How is Coffee Produced, Who’s Producing It & What Drives the Price of Coffee?
Ever wondered how coffee is produced and how it’s value is determined? We explain why coffee has become a key ‘trend’ commodity in the market, how it’s produced, and what factors influence coffee prices the most.
Alongside explaining how the two different types of coffee plants are grown, we explore the top coffee-producing countries.
What Makes Coffee Valuable?
Coffee is a soft commodity derived from a plant that grows mostly in subtropical and tropical climates. The beverage produced from the cherries on these plants is a primary source of caffeine in diets in both emerging and developed countries. Coffee is such an important dietary staple across the world that it has spawned a staggeringly large economy of its own. Coffee roasters, packers, growers, marketers and coffee equipment manufacturers depend on the commodity as do dairy producers and restaurant operators.
How is Coffee Produced?
Coffee plants grow in two varieties – Arabica and Robusta. The cherry that grows on the plant contains seeds – known as beans – that are roasted to make coffee. Arabica plants grow in subtropical and tropical climates in both lower and higher altitudes. The Difference Between High And Low Altitude Coffee Crops Lower altitude crops require well-defined rainy and dry seasons and altitudes of between 1,800 and 3,600 feet. Such conditions produce distinct growing and maturation seasons.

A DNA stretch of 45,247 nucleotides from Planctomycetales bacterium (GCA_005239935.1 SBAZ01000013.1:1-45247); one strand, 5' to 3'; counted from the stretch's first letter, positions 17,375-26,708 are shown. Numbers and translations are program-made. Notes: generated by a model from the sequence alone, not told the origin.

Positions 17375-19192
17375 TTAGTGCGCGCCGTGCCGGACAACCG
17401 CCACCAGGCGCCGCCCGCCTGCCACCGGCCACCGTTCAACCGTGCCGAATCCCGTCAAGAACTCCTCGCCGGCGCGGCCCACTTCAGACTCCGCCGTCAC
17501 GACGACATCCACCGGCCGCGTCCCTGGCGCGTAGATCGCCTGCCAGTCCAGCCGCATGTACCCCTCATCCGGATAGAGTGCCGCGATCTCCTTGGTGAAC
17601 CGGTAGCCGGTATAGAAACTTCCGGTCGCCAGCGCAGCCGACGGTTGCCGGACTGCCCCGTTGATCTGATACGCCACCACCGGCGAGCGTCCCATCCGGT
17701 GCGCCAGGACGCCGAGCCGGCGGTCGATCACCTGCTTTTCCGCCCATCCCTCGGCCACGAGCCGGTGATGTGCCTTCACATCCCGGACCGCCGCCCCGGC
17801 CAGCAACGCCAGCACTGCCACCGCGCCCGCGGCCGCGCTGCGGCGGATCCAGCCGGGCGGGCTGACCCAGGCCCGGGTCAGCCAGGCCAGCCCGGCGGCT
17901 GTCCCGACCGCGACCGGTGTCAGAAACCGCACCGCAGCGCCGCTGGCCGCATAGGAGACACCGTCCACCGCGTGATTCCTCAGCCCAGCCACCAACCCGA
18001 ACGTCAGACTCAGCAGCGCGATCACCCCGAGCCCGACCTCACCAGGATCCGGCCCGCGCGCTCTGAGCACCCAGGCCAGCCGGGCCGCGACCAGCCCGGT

Mexico, Jamaica, some areas of Brazil, and Zimbabwe are countries with these types of conditions. Higher altitude crops grow near the equator at altitudes of 3,600 to 6,300 feet. Coffee plants here require frequent rainfall and produce two harvesting seasons. Kenya, Colombia, and Ethiopia are countries with these climate and geographical conditions.
Where Do Robusta Coffee Plants Grow?
Robusta plants generally grow at much lower altitudes than Arabica crops. Coffee producers plant Robusta in regions 10 degrees north or south of the equator at altitudes ranging from sea level to 3,000 feet. Robusta plants can tolerate warmer weather than Arabica plants. Global production of coffee was measured in jute bags which hold up to 60 kg of coffee. Coffee exporters now use one-ton polypropylene super-sacks instead of jute bags.
Which Countries Produce The Most Coffee?
The total global production of coffee by exporting countries exceeds 150 million jute bags annually. Arabica beans generally comprise more than 60% of the total production.
Over 50 countries produce coffee, but the overwhelming majority of the crop grows in just ten countries:
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